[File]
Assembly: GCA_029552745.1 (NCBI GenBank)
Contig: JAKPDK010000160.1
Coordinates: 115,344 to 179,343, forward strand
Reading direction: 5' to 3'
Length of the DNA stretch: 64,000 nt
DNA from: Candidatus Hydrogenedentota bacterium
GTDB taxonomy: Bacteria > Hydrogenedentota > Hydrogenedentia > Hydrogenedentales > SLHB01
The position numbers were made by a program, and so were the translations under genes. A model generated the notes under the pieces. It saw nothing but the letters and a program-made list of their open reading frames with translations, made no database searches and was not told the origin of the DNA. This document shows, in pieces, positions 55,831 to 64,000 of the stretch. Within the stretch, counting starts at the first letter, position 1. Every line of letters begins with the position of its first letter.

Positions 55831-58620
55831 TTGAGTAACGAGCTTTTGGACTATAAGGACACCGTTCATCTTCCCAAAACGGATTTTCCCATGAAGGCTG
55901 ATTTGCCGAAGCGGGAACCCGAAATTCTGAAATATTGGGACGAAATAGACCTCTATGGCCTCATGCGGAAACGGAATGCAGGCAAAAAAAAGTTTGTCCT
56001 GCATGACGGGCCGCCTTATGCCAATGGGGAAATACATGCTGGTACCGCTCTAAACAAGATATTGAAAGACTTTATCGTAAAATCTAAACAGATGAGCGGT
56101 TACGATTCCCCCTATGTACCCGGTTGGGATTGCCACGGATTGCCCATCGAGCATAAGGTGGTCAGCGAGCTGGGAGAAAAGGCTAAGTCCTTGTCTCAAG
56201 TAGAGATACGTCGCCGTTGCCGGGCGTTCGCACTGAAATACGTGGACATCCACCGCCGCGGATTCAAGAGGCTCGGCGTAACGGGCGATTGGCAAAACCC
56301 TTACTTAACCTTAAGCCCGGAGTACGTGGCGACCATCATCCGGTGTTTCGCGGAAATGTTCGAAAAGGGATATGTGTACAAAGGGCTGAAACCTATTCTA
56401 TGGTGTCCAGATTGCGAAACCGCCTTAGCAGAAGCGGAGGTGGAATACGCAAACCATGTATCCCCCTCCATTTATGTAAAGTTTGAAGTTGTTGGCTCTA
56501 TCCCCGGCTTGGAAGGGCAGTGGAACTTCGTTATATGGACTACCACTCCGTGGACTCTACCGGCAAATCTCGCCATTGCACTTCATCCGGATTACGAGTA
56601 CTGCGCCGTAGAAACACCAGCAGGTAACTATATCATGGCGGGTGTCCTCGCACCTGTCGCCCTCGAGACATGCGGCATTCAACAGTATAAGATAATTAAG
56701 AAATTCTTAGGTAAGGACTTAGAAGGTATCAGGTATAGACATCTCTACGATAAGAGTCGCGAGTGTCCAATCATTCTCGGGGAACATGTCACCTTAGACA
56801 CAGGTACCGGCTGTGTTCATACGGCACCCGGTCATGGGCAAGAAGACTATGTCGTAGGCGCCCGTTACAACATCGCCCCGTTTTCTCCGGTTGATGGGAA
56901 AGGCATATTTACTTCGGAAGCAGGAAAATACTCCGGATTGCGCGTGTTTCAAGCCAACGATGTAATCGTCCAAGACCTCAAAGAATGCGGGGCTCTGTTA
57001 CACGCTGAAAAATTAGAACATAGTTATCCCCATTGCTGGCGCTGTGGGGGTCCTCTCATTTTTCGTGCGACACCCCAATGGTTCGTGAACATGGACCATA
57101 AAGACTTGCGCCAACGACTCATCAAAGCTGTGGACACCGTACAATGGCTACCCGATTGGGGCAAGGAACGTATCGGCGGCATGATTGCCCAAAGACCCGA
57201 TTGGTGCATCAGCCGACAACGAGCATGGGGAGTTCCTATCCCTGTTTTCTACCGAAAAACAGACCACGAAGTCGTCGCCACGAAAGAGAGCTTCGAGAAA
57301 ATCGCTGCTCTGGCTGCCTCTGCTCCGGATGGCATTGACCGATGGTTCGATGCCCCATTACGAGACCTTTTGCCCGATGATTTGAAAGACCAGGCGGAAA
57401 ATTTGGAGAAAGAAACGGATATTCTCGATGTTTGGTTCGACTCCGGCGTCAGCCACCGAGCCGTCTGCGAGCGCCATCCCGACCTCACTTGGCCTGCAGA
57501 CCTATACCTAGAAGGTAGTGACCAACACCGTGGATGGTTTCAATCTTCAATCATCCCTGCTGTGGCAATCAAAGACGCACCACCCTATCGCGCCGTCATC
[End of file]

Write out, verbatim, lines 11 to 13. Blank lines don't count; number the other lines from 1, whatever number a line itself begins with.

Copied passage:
55901 ATTTGCCGAAGCGGGAACCCGAAATTCTGAAATATTGGGACGAAATAGACCTCTATGGCCTCATGCGGAAACGGAATGCAGGCAAAAAAAAGTTTGTCCT
56001 GCATGACGGGCCGCCTTATGCCAATGGGGAAATACATGCTGGTACCGCTCTAAACAAGATATTGAAAGACTTTATCGTAAAATCTAAACAGATGAGCGGT
56101 TACGATTCCCCCTATGTACCCGGTTGGGATTGCCACGGATTGCCCATCGAGCATAAGGTGGTCAGCGAGCTGGGAGAAAAGGCTAAGTCCTTGTCTCAAG